The Cost of Obesity
When Milani Aller, a 36-year-old nonprofit fundraising director from South Africa, moved to Texas four years ago, the first thing she noticed about the U.S. was the incredible abundance: of hefty waistlines and fast-food restaurants.
“It’s so easy to go into a restaurant in the U.S. for $5 or $10 and get a plate of food that would feed a family of four,” Aller says. “And people aren’t even self-conscious about eating huge portions of food in public. Being overweight seems to be the norm.”
Aller’s observation is unfortunately right on. Health officials say that obesity has become a virtual epidemic in the U.S. that now represents a significant health threat to millions.
High Costs in Health and Dollars
…Americans are paying a high price for their love affair with fast food and inactivity. Psychologically and physically, obesity takes a heavy toll. “Overweight and obese people are often perceived as being less successful and less competent, with less discipline and professionalism,” says Susan Burke, M.S., a licensed dietician, diabetes educator and director of nutrition services for eDiets.com. “They may be ostracized by society and often suffer from consequences ranging from loneliness to major depression.”
Children at Risk
…But finding a solution is critical, not only for Baby Boomers but also for their kids, who are packing on the pounds in record numbers, too…Doctors are reporting a surge in young adolescents developing type 2 diabetes—which can, in turn, lead to heart disease, high blood pressure, kidney disease, stroke, limb amputations, and blindness.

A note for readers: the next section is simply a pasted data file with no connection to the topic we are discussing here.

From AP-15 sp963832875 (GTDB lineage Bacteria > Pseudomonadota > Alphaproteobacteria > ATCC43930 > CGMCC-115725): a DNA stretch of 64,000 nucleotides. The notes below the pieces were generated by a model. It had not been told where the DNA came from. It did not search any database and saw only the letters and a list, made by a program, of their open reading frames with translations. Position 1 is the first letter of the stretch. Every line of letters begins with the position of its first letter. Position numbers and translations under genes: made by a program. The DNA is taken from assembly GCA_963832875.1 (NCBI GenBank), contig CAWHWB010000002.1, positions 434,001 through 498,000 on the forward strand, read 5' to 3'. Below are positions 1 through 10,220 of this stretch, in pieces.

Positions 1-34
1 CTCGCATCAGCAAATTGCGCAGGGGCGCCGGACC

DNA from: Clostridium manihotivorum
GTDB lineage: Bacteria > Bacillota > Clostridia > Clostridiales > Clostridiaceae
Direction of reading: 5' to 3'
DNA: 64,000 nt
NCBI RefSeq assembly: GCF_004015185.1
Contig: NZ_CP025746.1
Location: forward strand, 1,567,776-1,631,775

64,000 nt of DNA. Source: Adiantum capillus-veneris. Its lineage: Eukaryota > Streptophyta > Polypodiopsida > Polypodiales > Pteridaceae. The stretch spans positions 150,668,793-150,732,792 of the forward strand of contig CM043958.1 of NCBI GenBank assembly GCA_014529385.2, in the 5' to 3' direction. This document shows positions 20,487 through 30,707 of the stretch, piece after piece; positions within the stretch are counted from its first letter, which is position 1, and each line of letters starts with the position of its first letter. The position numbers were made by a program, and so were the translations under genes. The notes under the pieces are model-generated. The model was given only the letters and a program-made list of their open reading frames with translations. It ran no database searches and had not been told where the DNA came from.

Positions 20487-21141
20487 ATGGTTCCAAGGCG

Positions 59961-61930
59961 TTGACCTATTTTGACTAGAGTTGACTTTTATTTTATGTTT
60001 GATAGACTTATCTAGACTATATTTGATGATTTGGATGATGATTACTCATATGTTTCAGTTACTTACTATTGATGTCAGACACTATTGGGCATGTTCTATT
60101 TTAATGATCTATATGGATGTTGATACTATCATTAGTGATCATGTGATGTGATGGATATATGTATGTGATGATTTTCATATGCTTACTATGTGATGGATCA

…The problem is so severe that many health experts now consider obesity to be the No. 1 health threat for today’s young people. “With each year and each pound of weight gain, children have a more difficult time changing their eating and physical activity behavior,” says Dr. Gail Frank, RD, CHES, spokesperson for the American Dietetic Association and a professor of nutrition at California State University. “Their self-esteem and overall future health are at risk, and the onset of chronic disease once seen mainly in adulthood appears earlier.”
Fad Diets Not the Answer
Desperate for a quick and easy solution many Americans turn to fad diets for help. There are now more than 10,000 diets to choose from, and one in three Americans is on a diet at any given point. In fact, the market for weight loss products has become a virtual gold mine. Americans now spend more than $30